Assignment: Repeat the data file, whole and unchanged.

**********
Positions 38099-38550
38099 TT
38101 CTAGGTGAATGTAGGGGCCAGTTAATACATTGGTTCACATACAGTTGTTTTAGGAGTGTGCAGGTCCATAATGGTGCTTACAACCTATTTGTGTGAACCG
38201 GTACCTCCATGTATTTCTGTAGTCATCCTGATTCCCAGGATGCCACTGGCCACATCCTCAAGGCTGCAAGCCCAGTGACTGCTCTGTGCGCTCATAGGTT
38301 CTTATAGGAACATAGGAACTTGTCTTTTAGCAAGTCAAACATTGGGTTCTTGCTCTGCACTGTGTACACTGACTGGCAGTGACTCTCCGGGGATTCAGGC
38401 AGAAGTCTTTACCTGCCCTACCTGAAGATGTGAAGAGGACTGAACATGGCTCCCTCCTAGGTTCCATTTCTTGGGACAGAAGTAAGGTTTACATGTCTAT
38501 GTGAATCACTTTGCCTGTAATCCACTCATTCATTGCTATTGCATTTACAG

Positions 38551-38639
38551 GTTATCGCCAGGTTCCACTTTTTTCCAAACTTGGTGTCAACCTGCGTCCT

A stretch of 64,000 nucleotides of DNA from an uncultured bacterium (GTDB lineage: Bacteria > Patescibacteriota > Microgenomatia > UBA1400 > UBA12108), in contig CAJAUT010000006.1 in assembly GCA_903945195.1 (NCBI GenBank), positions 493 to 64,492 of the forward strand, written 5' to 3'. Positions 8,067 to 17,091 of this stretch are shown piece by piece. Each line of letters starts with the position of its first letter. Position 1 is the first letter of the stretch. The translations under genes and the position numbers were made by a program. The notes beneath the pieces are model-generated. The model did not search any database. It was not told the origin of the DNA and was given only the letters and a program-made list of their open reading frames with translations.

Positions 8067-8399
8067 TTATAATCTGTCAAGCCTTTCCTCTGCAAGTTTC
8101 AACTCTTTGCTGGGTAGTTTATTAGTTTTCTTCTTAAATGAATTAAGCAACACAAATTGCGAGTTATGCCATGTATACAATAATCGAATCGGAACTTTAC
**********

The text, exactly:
Positions 38099-38550
38099 TT
38101 CTAGGTGAATGTAGGGGCCAGTTAATACATTGGTTCACATACAGTTGTTTTAGGAGTGTGCAGGTCCATAATGGTGCTTACAACCTATTTGTGTGAACCG
38201 GTACCTCCATGTATTTCTGTAGTCATCCTGATTCCCAGGATGCCACTGGCCACATCCTCAAGGCTGCAAGCCCAGTGACTGCTCTGTGCGCTCATAGGTT
38301 CTTATAGGAACATAGGAACTTGTCTTTTAGCAAGTCAAACATTGGGTTCTTGCTCTGCACTGTGTACACTGACTGGCAGTGACTCTCCGGGGATTCAGGC
38401 AGAAGTCTTTACCTGCCCTACCTGAAGATGTGAAGAGGACTGAACATGGCTCCCTCCTAGGTTCCATTTCTTGGGACAGAAGTAAGGTTTACATGTCTAT
38501 GTGAATCACTTTGCCTGTAATCCACTCATTCATTGCTATTGCATTTACAG

Positions 38551-38639
38551 GTTATCGCCAGGTTCCACTTTTTTCCAAACTTGGTGTCAACCTGCGTCCT

A stretch of 64,000 nucleotides of DNA from an uncultured bacterium (GTDB lineage: Bacteria > Patescibacteriota > Microgenomatia > UBA1400 > UBA12108), in contig CAJAUT010000006.1 in assembly GCA_903945195.1 (NCBI GenBank), positions 493 to 64,492 of the forward strand, written 5' to 3'. Positions 8,067 to 17,091 of this stretch are shown piece by piece. Each line of letters starts with the position of its first letter. Position 1 is the first letter of the stretch. The translations under genes and the position numbers were made by a program. The notes beneath the pieces are model-generated. The model did not search any database. It was not told the origin of the DNA and was given only the letters and a program-made list of their open reading frames with translations.

Positions 8067-8399
8067 TTATAATCTGTCAAGCCTTTCCTCTGCAAGTTTC
8101 AACTCTTTGCTGGGTAGTTTATTAGTTTTCTTCTTAAATGAATTAAGCAACACAAATTGCGAGTTATGCCATGTATACAATAATCGAATCGGAACTTTAC